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San Diego Comic-Con: Impact of Hollywood strikes

BusinessSan Diego Comic-Con: Impact of Hollywood strikes

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Visitors and cosplayers at a poster at San Diego Comic-Con.

Ullstein Bild | Ullstein Bild | Getty Images

San Diego Comic-Con will return to is roots this weekend, as Hollywood A-listers skip out on promotional panels and walk picket lines in Los Angeles.

Actors went on strike last Friday, effectively shutting down the film and television industry.

As part of their strike, actors are not permitted to promote any work tied to TV or theatrical contracts with studios. That means no interviews, premieres, social media posts and no conventions.

“The timing of these strikes significantly impacts an important promotional event like Comic-Con,” said Shawn Robbins, chief analyst at BoxOffice.com. “This is often the venue used as a launching pad for marketing machines behind some of the most anticipated fan-driven content coming up in theaters and across the entire media landscape.”

That means no Timothee Chalamet and Zendaya to hype up “Dune: Part Two,” no Quinta Brunson to chat all things “Abbott Elementary” and no Kenan Thompson and Kel Mitchell to preview the long-awaited “Good Burger 2.”

But, even without top talent, SDCC will still kick off Thursday.

“Comic-Con is not going away,” said Robert Thompson, a professor at Syracuse University and a pop culture expert. “The show can still go on in San Diego. Comic-Con is so big that it’s even bigger than the biggest stars.”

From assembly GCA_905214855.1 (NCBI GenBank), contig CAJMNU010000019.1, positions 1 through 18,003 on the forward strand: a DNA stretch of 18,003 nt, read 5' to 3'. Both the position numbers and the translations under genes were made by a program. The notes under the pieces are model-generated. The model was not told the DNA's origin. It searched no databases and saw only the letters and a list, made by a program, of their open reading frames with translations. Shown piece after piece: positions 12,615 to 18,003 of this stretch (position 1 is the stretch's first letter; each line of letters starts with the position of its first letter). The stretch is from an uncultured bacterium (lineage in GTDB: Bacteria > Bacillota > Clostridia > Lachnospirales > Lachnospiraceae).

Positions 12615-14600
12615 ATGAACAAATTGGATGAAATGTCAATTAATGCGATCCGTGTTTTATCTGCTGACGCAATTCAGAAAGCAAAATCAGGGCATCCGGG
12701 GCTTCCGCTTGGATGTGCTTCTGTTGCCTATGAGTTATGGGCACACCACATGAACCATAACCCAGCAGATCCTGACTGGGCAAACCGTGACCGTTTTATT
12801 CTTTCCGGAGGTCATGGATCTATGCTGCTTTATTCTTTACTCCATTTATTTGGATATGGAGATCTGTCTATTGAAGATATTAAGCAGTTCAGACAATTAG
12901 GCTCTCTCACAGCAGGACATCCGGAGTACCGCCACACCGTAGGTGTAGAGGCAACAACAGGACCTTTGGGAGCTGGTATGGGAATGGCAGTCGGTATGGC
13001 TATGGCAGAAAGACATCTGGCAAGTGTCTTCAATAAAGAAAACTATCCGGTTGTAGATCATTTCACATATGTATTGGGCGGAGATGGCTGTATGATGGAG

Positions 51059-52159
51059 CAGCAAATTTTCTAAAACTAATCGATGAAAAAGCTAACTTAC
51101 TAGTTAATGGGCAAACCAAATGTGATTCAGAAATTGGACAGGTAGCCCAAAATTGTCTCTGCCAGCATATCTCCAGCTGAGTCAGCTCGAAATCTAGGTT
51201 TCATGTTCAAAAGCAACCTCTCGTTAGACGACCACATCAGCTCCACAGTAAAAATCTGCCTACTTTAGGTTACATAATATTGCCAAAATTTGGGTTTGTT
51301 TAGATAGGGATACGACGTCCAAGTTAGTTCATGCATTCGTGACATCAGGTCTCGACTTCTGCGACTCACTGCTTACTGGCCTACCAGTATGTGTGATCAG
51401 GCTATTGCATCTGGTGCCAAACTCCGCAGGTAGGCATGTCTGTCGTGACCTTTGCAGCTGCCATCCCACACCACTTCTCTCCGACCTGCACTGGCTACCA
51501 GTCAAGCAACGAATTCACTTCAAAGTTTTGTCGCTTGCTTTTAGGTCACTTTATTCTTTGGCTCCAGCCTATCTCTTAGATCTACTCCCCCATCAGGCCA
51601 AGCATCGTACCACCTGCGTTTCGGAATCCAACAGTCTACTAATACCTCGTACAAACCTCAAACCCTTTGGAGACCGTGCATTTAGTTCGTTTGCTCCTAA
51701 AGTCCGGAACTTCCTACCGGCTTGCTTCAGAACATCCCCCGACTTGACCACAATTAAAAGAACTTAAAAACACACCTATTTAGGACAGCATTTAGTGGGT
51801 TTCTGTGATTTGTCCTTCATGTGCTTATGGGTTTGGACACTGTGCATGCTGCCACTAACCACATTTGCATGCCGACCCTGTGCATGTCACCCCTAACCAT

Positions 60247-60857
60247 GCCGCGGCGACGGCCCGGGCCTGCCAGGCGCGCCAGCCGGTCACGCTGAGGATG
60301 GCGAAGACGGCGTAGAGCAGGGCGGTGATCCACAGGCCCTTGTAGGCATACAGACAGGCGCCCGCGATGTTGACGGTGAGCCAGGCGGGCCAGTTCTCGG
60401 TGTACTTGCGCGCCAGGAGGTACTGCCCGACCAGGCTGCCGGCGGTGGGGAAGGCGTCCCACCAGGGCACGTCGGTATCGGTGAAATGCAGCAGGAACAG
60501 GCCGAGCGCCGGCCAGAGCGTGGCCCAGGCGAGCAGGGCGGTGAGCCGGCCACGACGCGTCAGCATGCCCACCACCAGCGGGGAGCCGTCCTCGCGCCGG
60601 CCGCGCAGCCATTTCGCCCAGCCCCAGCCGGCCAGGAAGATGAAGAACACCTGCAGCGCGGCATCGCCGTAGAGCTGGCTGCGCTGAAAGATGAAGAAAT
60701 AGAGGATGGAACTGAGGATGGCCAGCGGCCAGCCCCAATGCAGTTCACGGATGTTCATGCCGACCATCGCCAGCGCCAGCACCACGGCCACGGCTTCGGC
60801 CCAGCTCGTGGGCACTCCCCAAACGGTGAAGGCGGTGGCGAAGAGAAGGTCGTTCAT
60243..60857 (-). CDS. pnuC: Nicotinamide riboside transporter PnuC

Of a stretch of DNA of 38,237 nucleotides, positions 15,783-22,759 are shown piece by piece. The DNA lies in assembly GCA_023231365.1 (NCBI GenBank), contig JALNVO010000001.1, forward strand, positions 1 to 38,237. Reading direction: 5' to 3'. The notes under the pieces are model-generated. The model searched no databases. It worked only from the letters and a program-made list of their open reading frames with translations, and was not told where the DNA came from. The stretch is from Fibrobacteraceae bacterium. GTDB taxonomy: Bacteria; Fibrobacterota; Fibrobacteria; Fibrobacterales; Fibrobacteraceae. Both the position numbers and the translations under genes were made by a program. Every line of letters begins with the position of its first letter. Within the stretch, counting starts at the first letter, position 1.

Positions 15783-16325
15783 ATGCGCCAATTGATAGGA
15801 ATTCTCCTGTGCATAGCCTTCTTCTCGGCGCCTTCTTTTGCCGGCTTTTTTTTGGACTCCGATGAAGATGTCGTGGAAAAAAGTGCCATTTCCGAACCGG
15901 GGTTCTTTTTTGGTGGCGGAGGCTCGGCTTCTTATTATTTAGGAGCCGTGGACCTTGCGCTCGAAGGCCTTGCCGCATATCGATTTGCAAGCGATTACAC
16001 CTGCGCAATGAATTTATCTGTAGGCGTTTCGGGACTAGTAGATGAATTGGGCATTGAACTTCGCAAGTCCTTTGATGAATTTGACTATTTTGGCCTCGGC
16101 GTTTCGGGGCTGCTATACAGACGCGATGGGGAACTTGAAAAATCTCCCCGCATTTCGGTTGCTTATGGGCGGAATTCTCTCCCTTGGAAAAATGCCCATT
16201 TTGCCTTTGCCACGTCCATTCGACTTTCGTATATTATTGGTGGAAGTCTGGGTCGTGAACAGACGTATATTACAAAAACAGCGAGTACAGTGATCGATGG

Heading into the weekend, many of Hollywood’s studios had already decided to sit out of SDCC’s festivities.

Both Marvel and DC have shared their upcoming slates of comic book films and TV shows, leading both to bow out of marquee Hall H presentations this year. It will be the first time since 2011 that neither franchise studio will have hosted a panel in the coveted, marquee 6,500-seat space.

Now, with actors unable to promote their projects, more than two dozen panels have been canceled. That includes presentations from Amazon’s “Wheel of Time,” Freevee’s “Jury Duty,” ABC’s “Abbott Elementary” and the 25th anniversary panel for “That ’70s Show.”

Typically, actor-focused panels make up between 25% to 30% of a regional comic-con’s programming. At San Diego Comic-Con that percentage can be as high as 40%, industry experts told CNBC.

Representatives for San Diego Comic-Con did not immediately respond to CNBC’s request for comment.

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More than Hollywood

Of course, San Diego Comic-Con isn’t just about celebrity talent hawking their newest, nerdiest content. There’s a sprawling floor packed with merchandise from top pop culture retailers like Funko, Entertainment Earth, Hasbro, Gentle Giant and Loot Crate, an artist’s alley packed with artists selling original artwork, autograph stations, and themed on-site activations for popular movies and TV shows. And then there’s the cosplay.